Healthy eating off the menu as Brits tighten their belts

healthy2The cost of living crisis has already seen Brits cut back on everything from treats and eating out to clothing and groceries, but it seems it also risks the nation’s long term health with the financial crunch forcing under the cosh consumers to ditch healthy eating choices, too.

Meanwhile, only half of young adults and just under two thirds of women say they are coping on their current income.

These are just some of the stark findings from the new IPA TouchPoints 2022 data set, released this week and carried out between January and March 2022, on a nationally representative sample of around 3,000 British adults (aged 15+).

While the full IPA TouchPoints 2022 data set measures a range of daily lifestyle choices and media habits of the British consumers, looking specifically at the data related to cost of living and food purchasing decision-making, there is clear indication of a strong correlation between consumers’ squeezed budgets and their less healthy food choices.

Number of all adults preferring not to buy food that has been genetically modified drops by almost 40%, and by half for 15-to 34-year-olds.

By gender, women prefer not to buy GM-modified food more than men at 34.0% vs 24.8%, although both genders have seen a relatively equal percentage fall in these figures between this year and pre-lockdown 2020 figures.

The number of adults preferring to eat organic food fell by almost a third in early 2022 particularly among younger generations and women, down -27.8% from 15.1% to 10.9%.

This drop is highest among the younger generation (15 to 34) where it has fallen by -37.5% from 16% to 10%, and for women where it has fallen -32.1% (at 11.2%) vs men where the fall is -22.5% (measuring 10.7%).

The number of all adults who are checking the food packaging ahead of purchase has also decreased, by almost a quarter from 30.8% in pre-lockdown 2020 to 23.8% in the first quarter of this year.

This drop is highest, at -27.2% for the mid-generation level of 35 to 54 year olds, falling from 29.4% to 21.4%. The percentage drop in the number of men checking labels is higher than for women although overall numbers show more women check labels than men (27.6% vs 19.9%).

Meanwhile, the number of all adults who say they are coping on their current income has fallen from 67.4% to 63.7% from pre-lockdown 2020 to the first quarter of this year. This drop is more marked for women, down by -7.8 vs down -3.1% for men (61.6% vs 66.0% respectively).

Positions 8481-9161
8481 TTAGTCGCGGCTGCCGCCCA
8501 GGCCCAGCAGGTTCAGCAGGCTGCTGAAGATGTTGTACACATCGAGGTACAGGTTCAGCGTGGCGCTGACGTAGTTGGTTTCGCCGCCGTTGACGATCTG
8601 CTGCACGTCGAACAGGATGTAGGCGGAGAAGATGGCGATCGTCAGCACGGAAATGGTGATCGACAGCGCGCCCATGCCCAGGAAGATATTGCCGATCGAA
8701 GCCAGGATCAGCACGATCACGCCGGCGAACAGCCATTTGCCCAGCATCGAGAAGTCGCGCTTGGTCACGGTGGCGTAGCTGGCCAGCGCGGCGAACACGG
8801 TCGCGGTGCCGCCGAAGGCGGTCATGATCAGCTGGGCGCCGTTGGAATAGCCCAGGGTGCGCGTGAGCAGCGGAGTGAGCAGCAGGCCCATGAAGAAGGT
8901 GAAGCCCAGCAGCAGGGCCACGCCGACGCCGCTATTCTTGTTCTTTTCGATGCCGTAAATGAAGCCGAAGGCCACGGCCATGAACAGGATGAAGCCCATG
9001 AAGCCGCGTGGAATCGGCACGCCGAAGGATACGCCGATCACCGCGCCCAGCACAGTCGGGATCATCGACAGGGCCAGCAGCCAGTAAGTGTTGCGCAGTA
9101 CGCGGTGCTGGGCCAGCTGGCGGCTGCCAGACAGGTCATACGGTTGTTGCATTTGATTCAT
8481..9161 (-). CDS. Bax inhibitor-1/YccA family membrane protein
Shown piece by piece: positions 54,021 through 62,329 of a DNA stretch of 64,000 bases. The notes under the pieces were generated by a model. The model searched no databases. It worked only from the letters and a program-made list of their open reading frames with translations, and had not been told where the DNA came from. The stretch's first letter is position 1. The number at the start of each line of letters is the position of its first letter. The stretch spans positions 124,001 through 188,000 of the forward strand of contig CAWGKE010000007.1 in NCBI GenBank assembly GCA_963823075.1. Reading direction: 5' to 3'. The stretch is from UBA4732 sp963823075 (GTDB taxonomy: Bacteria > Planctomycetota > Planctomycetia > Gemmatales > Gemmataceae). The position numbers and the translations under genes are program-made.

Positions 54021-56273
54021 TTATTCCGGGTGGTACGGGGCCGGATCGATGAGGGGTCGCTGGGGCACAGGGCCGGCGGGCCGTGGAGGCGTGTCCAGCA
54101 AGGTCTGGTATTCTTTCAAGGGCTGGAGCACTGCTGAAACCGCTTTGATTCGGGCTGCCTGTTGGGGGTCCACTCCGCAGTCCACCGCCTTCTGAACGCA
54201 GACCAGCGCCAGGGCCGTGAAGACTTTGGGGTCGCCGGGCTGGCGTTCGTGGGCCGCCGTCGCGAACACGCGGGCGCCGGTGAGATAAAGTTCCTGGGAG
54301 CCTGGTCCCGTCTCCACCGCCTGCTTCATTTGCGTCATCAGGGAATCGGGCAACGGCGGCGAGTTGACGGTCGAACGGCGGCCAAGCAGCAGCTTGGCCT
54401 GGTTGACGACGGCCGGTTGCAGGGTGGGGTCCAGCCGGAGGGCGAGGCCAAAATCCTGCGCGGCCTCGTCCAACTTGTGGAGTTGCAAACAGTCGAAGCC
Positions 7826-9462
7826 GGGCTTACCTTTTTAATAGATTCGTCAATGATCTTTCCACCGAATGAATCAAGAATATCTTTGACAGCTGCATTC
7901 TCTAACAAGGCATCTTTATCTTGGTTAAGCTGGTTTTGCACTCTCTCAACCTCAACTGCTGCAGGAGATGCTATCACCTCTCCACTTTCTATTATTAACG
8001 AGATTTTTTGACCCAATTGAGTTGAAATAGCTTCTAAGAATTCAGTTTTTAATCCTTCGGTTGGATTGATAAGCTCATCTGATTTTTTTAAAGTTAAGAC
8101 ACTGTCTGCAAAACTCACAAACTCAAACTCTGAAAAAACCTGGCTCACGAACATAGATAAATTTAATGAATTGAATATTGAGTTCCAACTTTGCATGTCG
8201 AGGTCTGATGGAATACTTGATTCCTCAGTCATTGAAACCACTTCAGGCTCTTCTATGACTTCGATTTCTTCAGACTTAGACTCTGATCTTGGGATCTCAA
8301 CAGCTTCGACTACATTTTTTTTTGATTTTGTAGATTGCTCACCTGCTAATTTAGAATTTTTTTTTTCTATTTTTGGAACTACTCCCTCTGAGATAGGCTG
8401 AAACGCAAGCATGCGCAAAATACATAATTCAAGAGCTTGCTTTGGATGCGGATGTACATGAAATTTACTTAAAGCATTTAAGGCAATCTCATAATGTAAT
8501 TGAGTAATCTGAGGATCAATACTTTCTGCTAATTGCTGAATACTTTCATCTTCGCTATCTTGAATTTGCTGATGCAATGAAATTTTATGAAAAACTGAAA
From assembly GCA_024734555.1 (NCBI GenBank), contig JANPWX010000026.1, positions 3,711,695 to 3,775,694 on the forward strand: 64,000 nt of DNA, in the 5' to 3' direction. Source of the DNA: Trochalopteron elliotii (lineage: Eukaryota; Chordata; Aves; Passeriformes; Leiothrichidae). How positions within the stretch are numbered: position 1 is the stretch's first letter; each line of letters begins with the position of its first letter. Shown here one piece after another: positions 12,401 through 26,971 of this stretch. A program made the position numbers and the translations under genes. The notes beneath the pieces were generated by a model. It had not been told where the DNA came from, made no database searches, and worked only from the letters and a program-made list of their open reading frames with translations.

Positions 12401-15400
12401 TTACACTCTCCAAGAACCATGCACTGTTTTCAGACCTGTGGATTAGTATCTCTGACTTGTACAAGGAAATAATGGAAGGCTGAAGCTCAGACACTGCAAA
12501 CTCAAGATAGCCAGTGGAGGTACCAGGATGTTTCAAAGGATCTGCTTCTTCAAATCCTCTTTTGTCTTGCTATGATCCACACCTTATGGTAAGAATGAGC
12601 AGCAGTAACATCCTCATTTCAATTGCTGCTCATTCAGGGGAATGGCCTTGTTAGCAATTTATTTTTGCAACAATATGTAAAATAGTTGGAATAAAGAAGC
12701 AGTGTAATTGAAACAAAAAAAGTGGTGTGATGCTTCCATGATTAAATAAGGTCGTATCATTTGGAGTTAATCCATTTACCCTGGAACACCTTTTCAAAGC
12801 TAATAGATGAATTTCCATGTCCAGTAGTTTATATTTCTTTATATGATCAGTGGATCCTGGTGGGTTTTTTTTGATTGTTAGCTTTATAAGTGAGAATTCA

Over a quarter of adults and 40% of the younger generation say they feel their level of debt will increase in the next few years, with this figure rising by over 50% for 35 to 54 year olds since pre-lockdown 2020.

Almost 85% of adults are aware of price of goods and services increasing, with awareness increasing by 11.8% for 35 to 54-year-olds.

Finally, the number of all adults feeling confident about the economy has fallen -49.8%, from 25.7% of all adults to 12.9% between the start of 2022 and pre- lockdown 2020. This figure is fairly constant between the different generations however women are less confident about the economy than men (10.6% of women vs 15.2% of men).

IPA research director Belinda Beeftink said: “What these new findings appear to show us is that even at the start of the year, with finances tightening, people are having to buy what they can afford rather than having the luxury of choice.

“We can only imagine with rising inflation levels and the clouds of a recession beginning to bubble up, that such stats will become bleaker.

“And so for any brands and their agencies navigating this – whether food-related or not, it may be prudent to focus their communications activity on asserting value for money, on staples versus luxury items and on being seen to be in tune and supportive of their consumers at this tough time.”

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